Athletes are familiar with injuries that arise from training and competing in sports, but many may not be aware that ice and rest are only part of an effective treatment plan. While the immediate pain may go away and even allow an athlete to continue to train and participate in competitions, minor injuries are often not comprehensively addressed, leading to the possibility of reinjury or long term issues.
As athletes, we believe that pushing our bodies can make them stronger. While this may be true in terms of improving our performance, pushing the body improperly – particularly when it is injured – can do more harm than good. A better approach begins with comprehensive education regarding how to strengthen and challenge the body properly to prevent injury in the first place. And if an injury does occur, retraining the body to avoid recurring damage after an injury is the appropriate next step.
Common injuries that may lead to reinjury include:
A sprain is the result of over – stretching or tearing of ligaments that connect bones to one another. Sprains commonly occur because of trauma that forces a joint out of position or past it’s normal range of motion. Wrists, knees, and ankles are the most common victims of sprain, although sprains can appear in the neck and shoulders as well.
Strains occur due to a pull, tear, or twisting of a muscle or tendon. Overstretching or forcing a movement during activity can cause a strain. Many strains appear in the form of a muscle spasm, and back and neck strains are commonly treated with physical therapy.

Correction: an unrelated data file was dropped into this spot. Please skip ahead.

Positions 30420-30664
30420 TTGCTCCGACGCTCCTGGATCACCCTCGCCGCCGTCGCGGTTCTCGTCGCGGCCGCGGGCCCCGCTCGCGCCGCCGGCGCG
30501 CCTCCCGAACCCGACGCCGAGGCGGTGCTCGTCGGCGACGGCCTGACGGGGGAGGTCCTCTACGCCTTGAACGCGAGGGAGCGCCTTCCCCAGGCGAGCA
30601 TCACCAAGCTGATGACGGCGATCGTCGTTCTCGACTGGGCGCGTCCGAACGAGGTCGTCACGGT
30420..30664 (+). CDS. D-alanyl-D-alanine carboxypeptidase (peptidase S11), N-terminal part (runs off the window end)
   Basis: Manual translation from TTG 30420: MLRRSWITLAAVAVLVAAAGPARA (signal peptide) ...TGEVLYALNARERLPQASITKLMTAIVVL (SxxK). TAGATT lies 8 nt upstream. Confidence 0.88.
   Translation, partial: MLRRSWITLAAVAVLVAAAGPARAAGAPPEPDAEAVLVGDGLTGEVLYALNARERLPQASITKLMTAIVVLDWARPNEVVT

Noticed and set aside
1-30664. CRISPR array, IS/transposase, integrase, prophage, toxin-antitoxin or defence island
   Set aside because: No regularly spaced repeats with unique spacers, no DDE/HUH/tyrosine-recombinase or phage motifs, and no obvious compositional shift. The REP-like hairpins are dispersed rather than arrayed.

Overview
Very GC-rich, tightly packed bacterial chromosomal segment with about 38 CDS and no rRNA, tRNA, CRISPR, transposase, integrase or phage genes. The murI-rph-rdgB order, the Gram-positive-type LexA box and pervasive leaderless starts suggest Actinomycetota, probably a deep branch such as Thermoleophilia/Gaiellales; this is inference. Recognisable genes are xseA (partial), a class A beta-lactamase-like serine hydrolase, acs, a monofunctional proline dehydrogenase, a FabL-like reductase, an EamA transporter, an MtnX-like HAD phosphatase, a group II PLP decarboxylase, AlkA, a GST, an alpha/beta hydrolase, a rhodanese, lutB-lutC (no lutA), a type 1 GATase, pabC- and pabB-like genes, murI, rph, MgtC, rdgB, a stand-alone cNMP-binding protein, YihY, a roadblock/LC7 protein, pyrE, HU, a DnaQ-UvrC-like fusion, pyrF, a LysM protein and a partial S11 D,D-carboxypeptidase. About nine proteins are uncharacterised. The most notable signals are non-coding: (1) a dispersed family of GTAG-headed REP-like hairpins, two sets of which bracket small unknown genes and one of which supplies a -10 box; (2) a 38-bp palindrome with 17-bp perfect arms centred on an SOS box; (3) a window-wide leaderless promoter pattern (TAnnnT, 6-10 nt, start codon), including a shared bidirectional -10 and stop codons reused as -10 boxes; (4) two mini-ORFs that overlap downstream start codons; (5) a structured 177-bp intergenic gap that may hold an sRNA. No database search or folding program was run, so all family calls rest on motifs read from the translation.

The US Department of Health and Human Services reports that knee injuries are the most common joint injuries among both athletes and non-athletes. Common knee complaints include “runner’s knee”, which creates pain close to the knee cap on the front side of the knee, tendonitis, and iliotibial band syndrome, which causes pain on the outside of the knee. Knee injuries can include damage to the cartilage or ligaments and bone bruising.
First time runners and experienced athletes alike are familiar with shin splints. Pain along the large bone in the front of the shin (the tibia) often occurs due to improper running technique, decreased range of motion, or muscle weakness. With appropriate treatment, education, and exercises, you can expect pain to decrease and function to improve.
Sports physical therapy can help you heal faster after an injury, and a trained therapist can help you determine when it’s time to continue your training regime. Physical therapy for sports injuries can also help you prevent recurring injuries and long term damage by training the body to prevent repeating the actions that resulted in injury initially.
The best approach, however, is to avoid injuring yourself in the first place. If you are beginning a new sport or activity, rather than waiting until injuries occur, you can prepare and strengthen the body. That way you will be strong enough to perform the activities required to improve and push past your limits. Learning how to train and exercise properly will help your body to perform better and decrease your risk of injury.
Runners in particular can benefit from participating in physical therapy to prevent or recover from injuries. Muscle imbalances, shoe choices, and inefficient gait all contribute to common injuries for runners. Talking to your physical therapist about these issues is a great way to maximize your performance and minimize risk. Even seasoned runners can benefit from gait analysis to reduce injury risk as improve speed and endurance.
If you have questions about physical therapy for athletes, we invite you to contact Reid Mosely, DPT, CSCS or any of our six doctoral trained therapists here at Move Better Physical Therapy. Our Perform Better Program and our Run Better Program can help healthy athletes prepare themselves for new challenges and help injured athletes get back out there. Contact our office at (434)-817-0980 to learn more!